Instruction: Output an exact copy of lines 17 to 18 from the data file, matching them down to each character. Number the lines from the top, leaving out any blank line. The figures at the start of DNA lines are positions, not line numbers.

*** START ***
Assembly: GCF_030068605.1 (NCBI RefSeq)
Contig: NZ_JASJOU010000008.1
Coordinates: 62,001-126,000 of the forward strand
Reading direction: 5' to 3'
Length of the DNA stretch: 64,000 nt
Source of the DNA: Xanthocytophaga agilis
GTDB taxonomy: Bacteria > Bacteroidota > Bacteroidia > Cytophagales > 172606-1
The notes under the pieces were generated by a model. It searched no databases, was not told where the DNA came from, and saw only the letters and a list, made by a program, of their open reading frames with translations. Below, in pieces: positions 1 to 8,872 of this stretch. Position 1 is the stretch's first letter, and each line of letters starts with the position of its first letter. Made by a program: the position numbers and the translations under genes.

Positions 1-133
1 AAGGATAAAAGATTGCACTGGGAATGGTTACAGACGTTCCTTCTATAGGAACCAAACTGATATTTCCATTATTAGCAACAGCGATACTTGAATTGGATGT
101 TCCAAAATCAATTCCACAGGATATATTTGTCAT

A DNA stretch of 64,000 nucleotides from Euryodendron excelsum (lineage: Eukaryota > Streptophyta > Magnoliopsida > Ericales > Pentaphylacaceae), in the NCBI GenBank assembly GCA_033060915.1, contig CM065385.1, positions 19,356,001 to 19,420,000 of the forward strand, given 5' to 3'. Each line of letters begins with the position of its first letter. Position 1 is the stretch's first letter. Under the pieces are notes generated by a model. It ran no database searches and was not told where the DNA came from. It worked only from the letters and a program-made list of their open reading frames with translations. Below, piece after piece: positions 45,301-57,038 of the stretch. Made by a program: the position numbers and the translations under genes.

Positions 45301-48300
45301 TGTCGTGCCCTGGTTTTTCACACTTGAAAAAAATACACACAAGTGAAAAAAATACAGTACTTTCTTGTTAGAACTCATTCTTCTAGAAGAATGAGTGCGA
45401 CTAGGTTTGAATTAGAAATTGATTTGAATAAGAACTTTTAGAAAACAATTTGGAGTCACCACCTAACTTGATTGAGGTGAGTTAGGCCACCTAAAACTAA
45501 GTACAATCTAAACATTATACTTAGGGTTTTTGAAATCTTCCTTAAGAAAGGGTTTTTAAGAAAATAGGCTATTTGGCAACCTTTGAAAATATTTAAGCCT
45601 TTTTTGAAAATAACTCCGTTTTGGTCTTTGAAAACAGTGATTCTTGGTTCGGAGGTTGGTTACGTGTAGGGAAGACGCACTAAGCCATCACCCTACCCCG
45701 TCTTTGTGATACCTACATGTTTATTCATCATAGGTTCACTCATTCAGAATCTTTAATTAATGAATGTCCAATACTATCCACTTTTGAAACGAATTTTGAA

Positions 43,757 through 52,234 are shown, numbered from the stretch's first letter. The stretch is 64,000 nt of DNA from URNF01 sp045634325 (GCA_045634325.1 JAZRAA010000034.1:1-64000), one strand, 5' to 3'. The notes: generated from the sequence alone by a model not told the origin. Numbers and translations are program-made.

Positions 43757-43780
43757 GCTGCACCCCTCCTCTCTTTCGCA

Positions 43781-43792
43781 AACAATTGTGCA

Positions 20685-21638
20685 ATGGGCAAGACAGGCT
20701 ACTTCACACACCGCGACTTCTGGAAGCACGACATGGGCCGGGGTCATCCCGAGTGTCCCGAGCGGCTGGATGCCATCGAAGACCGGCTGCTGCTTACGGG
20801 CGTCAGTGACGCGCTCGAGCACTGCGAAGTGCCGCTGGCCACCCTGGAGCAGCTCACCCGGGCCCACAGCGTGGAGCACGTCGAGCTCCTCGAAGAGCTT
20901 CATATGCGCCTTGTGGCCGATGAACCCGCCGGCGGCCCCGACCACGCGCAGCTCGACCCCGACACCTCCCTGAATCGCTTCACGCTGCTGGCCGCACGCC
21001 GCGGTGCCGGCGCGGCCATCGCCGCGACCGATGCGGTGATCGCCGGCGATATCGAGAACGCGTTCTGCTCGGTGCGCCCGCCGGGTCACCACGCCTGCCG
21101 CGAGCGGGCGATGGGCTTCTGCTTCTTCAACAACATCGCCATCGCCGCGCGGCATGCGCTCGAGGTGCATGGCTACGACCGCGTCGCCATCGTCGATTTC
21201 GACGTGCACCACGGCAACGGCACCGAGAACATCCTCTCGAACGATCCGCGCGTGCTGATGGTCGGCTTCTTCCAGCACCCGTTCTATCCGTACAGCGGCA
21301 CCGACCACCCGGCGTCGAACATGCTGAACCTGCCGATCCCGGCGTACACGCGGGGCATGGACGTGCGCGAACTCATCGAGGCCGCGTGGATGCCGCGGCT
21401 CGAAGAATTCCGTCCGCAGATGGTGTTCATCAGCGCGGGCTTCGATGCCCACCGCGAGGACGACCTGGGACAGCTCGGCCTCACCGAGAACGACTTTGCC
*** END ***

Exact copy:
45601 TTTTTGAAAATAACTCCGTTTTGGTCTTTGAAAACAGTGATTCTTGGTTCGGAGGTTGGTTACGTGTAGGGAAGACGCACTAAGCCATCACCCTACCCCG
45701 TCTTTGTGATACCTACATGTTTATTCATCATAGGTTCACTCATTCAGAATCTTTAATTAATGAATGTCCAATACTATCCACTTTTGAAACGAATTTTGAA